Generally, when discussions turn to the politics of Central Asia, one hears of authoritarian stagnation, immutable institutions, and unmovable structures. The region is considered to be burdened by the weight of a history defined by subjugation from its Great Power neighbors abroad and repression from its domestic rulers at home. A frequent assumption is that if change is to come to Central Asia, it will come from the outside; indigenous civil society is rarely mentioned. This narrative is not fashioned out of whole cloth, but it still ignores the very real on-the-ground progress being made every day by activists in Central Asia. No one would deny that open society in Central Asia is facing an uphill climb—but we must not discount those who are working to make it a reality.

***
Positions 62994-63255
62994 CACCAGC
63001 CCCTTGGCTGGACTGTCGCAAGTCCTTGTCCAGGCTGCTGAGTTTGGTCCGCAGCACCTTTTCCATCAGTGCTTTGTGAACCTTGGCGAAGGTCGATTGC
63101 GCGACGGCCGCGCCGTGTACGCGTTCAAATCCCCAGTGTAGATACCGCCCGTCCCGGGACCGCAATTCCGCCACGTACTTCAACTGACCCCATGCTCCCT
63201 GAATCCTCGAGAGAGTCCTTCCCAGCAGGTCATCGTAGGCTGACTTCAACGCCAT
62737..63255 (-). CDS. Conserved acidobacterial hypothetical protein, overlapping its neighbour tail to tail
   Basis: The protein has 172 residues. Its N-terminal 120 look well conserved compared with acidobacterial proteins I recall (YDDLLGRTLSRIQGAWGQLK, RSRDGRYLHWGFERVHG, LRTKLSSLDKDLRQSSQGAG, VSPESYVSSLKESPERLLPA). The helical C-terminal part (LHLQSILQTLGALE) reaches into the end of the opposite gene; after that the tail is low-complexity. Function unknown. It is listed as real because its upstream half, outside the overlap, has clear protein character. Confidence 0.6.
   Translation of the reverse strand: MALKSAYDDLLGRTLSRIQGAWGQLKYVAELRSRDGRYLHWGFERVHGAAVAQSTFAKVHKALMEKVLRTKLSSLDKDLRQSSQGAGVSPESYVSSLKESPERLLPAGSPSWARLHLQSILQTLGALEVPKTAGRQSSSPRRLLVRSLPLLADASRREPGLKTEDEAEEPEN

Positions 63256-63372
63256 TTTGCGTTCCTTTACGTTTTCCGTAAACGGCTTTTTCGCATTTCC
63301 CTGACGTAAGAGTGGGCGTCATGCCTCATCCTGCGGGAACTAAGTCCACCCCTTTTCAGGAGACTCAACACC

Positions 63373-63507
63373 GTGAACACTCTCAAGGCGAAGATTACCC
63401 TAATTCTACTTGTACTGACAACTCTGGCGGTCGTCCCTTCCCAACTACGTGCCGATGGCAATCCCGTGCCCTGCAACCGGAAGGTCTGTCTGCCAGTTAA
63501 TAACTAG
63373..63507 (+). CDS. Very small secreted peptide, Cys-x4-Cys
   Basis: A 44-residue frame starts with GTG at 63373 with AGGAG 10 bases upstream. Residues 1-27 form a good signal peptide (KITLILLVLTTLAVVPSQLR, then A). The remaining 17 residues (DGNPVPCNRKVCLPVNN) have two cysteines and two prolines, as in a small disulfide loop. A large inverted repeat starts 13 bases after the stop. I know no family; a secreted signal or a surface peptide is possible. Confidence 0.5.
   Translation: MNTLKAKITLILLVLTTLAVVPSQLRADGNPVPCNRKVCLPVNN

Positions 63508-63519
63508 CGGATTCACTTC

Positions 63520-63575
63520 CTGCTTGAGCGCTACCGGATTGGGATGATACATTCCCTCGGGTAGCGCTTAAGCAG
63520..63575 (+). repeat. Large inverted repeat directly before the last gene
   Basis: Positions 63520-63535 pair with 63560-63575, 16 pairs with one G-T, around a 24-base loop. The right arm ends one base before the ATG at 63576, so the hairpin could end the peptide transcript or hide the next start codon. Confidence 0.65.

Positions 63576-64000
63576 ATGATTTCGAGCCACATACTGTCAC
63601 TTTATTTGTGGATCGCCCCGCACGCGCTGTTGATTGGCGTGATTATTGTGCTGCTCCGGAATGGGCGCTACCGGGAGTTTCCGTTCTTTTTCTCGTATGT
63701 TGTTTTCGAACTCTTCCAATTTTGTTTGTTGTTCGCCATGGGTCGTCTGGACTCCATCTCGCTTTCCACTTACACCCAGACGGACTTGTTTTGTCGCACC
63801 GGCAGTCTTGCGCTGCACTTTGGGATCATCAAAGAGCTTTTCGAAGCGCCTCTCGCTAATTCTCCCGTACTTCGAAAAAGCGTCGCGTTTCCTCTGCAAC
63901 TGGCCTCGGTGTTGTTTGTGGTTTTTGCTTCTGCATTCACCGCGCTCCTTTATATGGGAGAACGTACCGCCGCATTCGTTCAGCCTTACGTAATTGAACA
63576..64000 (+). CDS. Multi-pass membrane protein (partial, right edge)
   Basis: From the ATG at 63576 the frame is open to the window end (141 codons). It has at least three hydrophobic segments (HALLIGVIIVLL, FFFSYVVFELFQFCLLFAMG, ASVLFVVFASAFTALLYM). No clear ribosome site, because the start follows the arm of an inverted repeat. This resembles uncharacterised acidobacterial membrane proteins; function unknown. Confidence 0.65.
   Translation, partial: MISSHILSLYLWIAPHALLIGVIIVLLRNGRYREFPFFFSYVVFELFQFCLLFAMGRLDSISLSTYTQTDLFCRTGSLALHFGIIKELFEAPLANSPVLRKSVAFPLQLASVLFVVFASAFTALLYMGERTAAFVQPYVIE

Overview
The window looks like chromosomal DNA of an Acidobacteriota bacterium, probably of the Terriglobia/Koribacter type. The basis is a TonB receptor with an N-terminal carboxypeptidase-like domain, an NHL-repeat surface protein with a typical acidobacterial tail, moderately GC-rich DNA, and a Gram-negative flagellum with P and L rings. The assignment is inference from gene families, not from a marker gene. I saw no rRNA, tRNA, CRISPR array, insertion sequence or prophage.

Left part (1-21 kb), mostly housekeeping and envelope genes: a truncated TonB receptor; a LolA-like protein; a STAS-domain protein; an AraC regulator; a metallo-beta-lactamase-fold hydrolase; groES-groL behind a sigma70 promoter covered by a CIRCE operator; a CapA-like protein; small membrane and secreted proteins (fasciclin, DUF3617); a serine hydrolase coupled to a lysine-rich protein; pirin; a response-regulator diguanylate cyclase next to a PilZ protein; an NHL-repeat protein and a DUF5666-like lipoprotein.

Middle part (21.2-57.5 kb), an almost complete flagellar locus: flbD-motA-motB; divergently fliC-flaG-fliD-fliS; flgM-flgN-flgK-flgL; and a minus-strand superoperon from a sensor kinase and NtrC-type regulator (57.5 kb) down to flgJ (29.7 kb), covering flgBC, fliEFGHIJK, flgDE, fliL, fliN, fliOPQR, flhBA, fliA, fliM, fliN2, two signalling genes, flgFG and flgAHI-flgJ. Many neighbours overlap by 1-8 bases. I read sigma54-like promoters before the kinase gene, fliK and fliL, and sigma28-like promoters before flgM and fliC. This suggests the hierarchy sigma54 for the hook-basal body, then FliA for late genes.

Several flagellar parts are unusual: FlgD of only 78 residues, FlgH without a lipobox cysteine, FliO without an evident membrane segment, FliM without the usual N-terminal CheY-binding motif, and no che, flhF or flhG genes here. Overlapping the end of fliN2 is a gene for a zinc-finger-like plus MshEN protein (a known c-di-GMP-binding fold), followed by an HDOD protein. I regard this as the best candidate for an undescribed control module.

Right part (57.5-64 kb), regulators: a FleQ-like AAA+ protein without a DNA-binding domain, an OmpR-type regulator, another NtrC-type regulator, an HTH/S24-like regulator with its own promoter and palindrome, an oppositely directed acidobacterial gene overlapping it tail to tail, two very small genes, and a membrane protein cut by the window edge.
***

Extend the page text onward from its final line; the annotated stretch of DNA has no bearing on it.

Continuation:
In theory, probation and parole are useful tools in helping to reduce America’s prison population. But without badly needed reforms, these systems of federal supervision are just incarceration by another name.